This document references key aspects of selected regulation and case law issued in Colombia during the years 2015 and 2016. The analysis and selection of environmental case law and regulation, as will be further discussed, includes milestone judicial rulings and acts issued on territorial entities’ participation in environmental affairs/authorization of extractive activities, prior consultation rules and procedures, the protection of páramo areas as strategic ecosystems, the promotion of renewable energies, and climate protection. (1) International Agreements Colombia subscribed to the Paris Agreement, which was adopted at the twenty-first Conference of Parties to the United Nations Framework Convention on Climate Change held in Paris in December 2015. According to Colombia’s commitments derived from the Paris Agreement, the country must meet an unconditional reduction target of 20 percent of its projected greenhouse gas emissions by 2030. Colombia’s participation in the Paris Agreement demonstrates the country’s intention of further ratification. Even though, as of today, there is no domestic regulation in place that sets up local rules leading to the accomplishment of Colombia’s reduction target, the Ministry of Environment and Sustainable Development has announced the adoption of the following regulations, according to which the country aims to meet such reductions: (1) delimitation of thirty-six new páramo areas; (2) increasing environmentally protected areas by 2.5 million hectares; (3) the promotion of renewables; and (4) additional cooperation among national and regional authorities in the adoption of environmentally related decisions. (2) Domestic Regulation (A) Decree 2143 of 2015 Decree 2143 of 2015 was issued under the general framework of Law 1715 of 2014 (non-conventional energy law). It determines general guidelines according to which incentives to the promotion of non-conventional/renewable energy sources must be set in place. Decree 2143 of 2015, under the aim of promoting non-conventional sources of energy, establishes tax incentives such as income tax reductions, value-added tax exemptions, and accelerated depreciation regimes. (B) Decree 1076 of 2015 Decree 1076 of 2015 unifies environmental regulation in a single statute. Nevertheless, it does not include new regulation. (C) Decree 298 of 2016 Decree 298 of 2016 establishes the National Climate Change System as the group of public and private entities, politics, regulation, procedures, resources, strategies, instruments, mechanisms, and information concerning climate change policy implementation in the country. (3) Rulings Issued by Colombian Constitutional Court (A) Colombian Constitutional Court Ruling T-764/2015 The importance of Ruling T-764/2015 relies on the understanding and interpretation it includes regarding the notion of a project’s direct influenced area and its application vis-à-vis prior consultation procedures. According to the aforementioned ruling, a project’s direct influenced area is essentially flexible. Therefore, ethnic communities’ prior consultation on fundamental rights cannot be limited by the fact that a certain territory was not originally identified by the Ministry of Interior as an ethnic territory. In other words, the effective impact that a project may potentially entail on an ethnic community is adopted as the benchmark according to which prior consultation rights must be protected. Accordingly, an administrative identification of ethnic territories addressed during environmental licensing procedures does not limit a further widening of originally identified lands, correspondingly implying the potential contingency of future claims of communities that were not originally identified and who might allege the need for additional consultation procedures to develop an economic project. (B) Colombian Constitutional Court Ruling T-660/2015 As in Ruling T-764/2015, Ruling T-660/2015 states that a project’s direct influenced area is essentially flexible, meaning that an administrative identification of ethnic communities during an environmental licensing procedure does not limit future protection of further recognized groups from the direct impact of their specific territories. In addition, it is worth highlighting that even though Ruling T-660/2015 does not grant protection to prior consultation fundamental rights—due to the fact that minimum requirements for such protection were not duly met—it demands the participation of local communities in the development of an economic project. In other words, Ruling T-660/2015 clearly determines that local communities’ participation rights are not circumscribed to prior consultation procedures. In this particular case, the Colombian Constitutional Court states that participation rights exceed the scope of prior consultation processes, ordering an involvement of local communities in the determination of general guidelines according to which daily activities of a project must be developed (for example, the establishment of buffer zones, natural barriers, and compensation). (C) Colombian Constitutional Court Ruling C-035/2016 In the first place, according to Ruling C-035/2016, environmental licensing procedures for projects of national strategic interest will no longer be under the exclusive competence of the National Environmental Licensing Authority (ANLA). Therefore, based on this ruling, mining projects that, according to Law 1753 of 2015, fell under the ANLA’s competence—exclusively due to their national interest character (not according to production volumes)—must be dispatched back to the regional competent authority. This fact implies an increase in the time it will take to move through the environmental licensing procedure, given the better technical understanding the ANLA is capable of providing on these matters. On the other hand, according to Ruling C-035/2016, delimitation of páramo areas no longer seems to be a pre-condition to legally determine the existence of such ecosystems, correspondingly excluding mining activities. In others words, the Colombian Constitutional Court specifically states that páramo areas are subject to special protection per se due to their ecological importance, meaning that delimitation procedures cannot be understood as a constitutive requisite of the legal protection of such ecosystems. Therefore, considering the content of Ruling C-035/2016, it is today uncertain how páramo delimitations issued before such a ruling could still be enforceable. Therefore, based on Ruling C-035/2016, the legal validity of Resolution 2090 of 2014 (Páramo de Santurban’s delimitation) can be questioned on the basis of the court’s reasoning, according to which the constitutional protection of páramo areas cannot be limited according to its declaration procedures and must be in accordance with Alexander von Humboldt’s cartographic delimitation. In addition, the execution of the exploration and exploitation of minerals will no longer be valid if a mining concession contract and the corresponding environmental license or an equivalent environmental management instrument has been issued by 9 February 2010. Thus, Ruling C-035/2016 proscribes under any circumstances the development of mining activities in páramo areas, even when concession contracts and the corresponding environmental authorizations were issued before 9 February 2010. © The Author 2017. Published by Oxford University Press. All rights reserved. For permissions, please e-mail: email@example.com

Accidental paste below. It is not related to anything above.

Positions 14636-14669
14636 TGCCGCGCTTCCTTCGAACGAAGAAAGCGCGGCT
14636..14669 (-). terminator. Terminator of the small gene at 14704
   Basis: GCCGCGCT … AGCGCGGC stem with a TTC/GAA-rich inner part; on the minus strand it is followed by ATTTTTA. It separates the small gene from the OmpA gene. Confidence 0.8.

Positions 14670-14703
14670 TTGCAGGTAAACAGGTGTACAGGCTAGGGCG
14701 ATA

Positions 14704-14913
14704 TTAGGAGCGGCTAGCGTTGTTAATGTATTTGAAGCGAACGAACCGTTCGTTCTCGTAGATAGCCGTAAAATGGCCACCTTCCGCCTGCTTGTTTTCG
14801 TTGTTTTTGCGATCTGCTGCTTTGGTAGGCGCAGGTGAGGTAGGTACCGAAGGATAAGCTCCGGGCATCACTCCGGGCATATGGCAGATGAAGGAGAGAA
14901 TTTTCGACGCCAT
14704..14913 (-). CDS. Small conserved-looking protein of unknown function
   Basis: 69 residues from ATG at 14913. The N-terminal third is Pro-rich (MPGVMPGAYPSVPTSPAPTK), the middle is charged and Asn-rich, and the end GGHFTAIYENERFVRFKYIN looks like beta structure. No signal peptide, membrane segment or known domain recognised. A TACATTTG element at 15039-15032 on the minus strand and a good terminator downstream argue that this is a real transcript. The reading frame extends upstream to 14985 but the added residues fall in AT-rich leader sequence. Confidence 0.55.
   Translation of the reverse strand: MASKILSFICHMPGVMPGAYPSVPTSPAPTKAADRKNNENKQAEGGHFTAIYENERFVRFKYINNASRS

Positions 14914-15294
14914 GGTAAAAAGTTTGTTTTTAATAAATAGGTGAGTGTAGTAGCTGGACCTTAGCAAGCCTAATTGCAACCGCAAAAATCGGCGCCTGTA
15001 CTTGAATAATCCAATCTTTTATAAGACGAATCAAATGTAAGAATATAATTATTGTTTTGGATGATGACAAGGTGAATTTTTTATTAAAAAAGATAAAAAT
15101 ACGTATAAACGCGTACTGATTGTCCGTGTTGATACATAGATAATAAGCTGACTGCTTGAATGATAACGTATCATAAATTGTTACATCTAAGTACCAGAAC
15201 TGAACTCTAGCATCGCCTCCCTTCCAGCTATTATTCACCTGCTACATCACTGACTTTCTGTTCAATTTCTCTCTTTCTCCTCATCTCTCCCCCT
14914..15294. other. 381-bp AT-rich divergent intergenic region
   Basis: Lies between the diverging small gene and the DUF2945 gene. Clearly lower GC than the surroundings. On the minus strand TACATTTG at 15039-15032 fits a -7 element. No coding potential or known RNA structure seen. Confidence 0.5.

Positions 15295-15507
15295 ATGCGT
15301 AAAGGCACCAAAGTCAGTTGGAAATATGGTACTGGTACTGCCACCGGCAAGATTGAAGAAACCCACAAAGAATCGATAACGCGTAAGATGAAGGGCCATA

Yearbook of International Environmental Law – Oxford University Press
Published: Dec 28, 2017